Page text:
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Welcome to AAPA

by Ed Hagen last modified Jun 30, 2009 04:53 PM
Physical anthropology is a biological science that deals with the adaptations, variability, and evolution of human beings and their living and fossil relatives. Because it studies human biology in the context of human culture and behavior, physical anthropology is also a social science. The AAPA is the world's leading professional organization for physical anthropologists. Formed by 83 charter members in 1930, the AAPA now has an international membership of over 1,700. The Association's annual meetings draw more than a thousand scientists and students from all over the world.

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AnthroTree Workshop

AnthroTree Workshop

by Ed Hagen last modified Mar 03, 2014 07:52 PM

MAY 28 TO JUNE 1, 2014. DUKE UNIVERSITY. Phylogenetic approaches are increasingly important across evolutionary anthropology, including research on behavior, material culture, functional morphology, linguistics, the fossil record, genetics, and the conservation of cultural and biological diversity. By using phylogenetic methods, it is possible to investigate correlated evolutionary change, to identify the factors that influence speciation and extinction rates, and to reconstruct ancestral states.

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AAPA 2014 Luncheon tickets available

AAPA 2014 Luncheon tickets available

by Ed Hagen last modified Mar 13, 2014 10:31 PM

The Annual AAPA luncheon will be held on Saturday, April 12 in the Hyatt Imperial Ballroom from 12:00 to 2:00pm. This years speaker is Dr. Emőke Szathmáry. The title of her talk is: Searching for Ancestry: Has Biological History become Biological Destiny?

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Excavation-Based Archaeology and Bioarchaeology Field School on St. Croix, United States Virgin Islands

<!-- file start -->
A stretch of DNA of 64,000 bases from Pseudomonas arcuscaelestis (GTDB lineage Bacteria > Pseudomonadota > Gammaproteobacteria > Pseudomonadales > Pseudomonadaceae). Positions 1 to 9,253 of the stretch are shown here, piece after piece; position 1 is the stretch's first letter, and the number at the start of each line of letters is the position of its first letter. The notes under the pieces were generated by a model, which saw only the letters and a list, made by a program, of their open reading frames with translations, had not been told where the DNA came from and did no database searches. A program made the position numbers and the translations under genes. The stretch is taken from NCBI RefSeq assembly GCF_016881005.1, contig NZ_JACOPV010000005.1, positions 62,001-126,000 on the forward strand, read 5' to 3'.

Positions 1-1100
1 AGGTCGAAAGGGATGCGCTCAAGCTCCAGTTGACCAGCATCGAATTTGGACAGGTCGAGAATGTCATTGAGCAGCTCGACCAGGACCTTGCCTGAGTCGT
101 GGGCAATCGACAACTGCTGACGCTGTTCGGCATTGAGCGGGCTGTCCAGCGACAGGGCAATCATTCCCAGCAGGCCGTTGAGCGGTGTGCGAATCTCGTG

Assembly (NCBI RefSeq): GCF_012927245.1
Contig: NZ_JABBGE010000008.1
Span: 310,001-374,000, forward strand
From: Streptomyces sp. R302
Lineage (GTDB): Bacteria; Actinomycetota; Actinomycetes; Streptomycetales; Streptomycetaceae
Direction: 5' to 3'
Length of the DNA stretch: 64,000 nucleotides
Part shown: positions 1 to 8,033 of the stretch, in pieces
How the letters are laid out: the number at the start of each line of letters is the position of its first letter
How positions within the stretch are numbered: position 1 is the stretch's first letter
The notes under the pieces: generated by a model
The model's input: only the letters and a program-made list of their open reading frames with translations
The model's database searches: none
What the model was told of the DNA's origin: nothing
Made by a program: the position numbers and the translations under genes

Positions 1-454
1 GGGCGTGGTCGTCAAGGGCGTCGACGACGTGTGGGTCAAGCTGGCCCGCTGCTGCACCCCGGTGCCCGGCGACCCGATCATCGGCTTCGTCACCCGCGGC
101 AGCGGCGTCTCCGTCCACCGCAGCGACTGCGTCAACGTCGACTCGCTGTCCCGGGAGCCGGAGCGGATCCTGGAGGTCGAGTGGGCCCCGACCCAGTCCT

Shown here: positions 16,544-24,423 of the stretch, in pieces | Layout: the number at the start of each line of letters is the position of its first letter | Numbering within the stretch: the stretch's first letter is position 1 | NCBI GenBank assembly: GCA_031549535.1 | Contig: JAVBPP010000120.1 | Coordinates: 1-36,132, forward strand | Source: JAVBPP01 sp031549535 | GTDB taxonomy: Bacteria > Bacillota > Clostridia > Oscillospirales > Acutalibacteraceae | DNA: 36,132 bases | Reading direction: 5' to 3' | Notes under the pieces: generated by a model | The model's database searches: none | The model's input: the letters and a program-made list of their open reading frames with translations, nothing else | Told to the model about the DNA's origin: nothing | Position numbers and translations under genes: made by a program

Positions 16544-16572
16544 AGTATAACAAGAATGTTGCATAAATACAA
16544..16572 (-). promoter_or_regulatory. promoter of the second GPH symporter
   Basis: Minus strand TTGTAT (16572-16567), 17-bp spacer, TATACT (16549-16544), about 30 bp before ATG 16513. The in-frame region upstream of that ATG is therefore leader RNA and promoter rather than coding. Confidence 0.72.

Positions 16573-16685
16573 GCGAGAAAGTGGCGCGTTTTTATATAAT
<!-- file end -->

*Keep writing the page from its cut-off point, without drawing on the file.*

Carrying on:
Excavation-Based Archaeology and Bioarchaeology Field School on St. Croix, United States Virgin Islands

by Ed Hagen last modified Feb 20, 2014 06:41 PM

June 14 - July 18, 2014. This archaeological and bioarchaeological field school will take place at the Aklis site, a prehistoric shell midden, habitation, and cemetery site, located on the beach in Frederiksted, St. Croix, US Virgin Islands. The Aklis site may represent the second Columbus landing site, but is endangered by rising sea levels. Students will gain hands on experience in excavation methods, mapping, artifact identification and classification, excavation of human skeletal material, and osteological data recording. Students will learn about the ecology, history, and culture history of St. Croix through visits to local museums and national parks, such as Buck Island Reef National Monument, Estate Whim Museum and Plantation, a paleoethnobotanical tour of the local rainforest, activities with the National Park Service and United States Fish and Wildlife Services on St. Croix, and interactions with scholars and experts on St. Croix.

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Student Presentation Award Competition Applications due March 1

by Ed Hagen last modified Feb 15, 2014 06:46 PM

See the call for papers for more details.

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Summer Internship for Native Americans in Genomics (SING) Workshop for 2014

by Ed Hagen last modified Feb 08, 2014 04:03 PM

The Institute for Genomic Biology (IGB) at the University of Illinois at Urbana-Champaign has partnered with the Department of Anthropology and the Native American and Indigenous Studies Program at the University of Texas at Austin to host the Summer Internship for Native Americans in Genomics (SING) Workshop for 2014. The workshop will take place from June 1-7, 2014 on the University of Texas campus in Austin, the week immediately after the Native American Indigenous Studies Association (NAISA) meetings take place, also in Austin, Texas.

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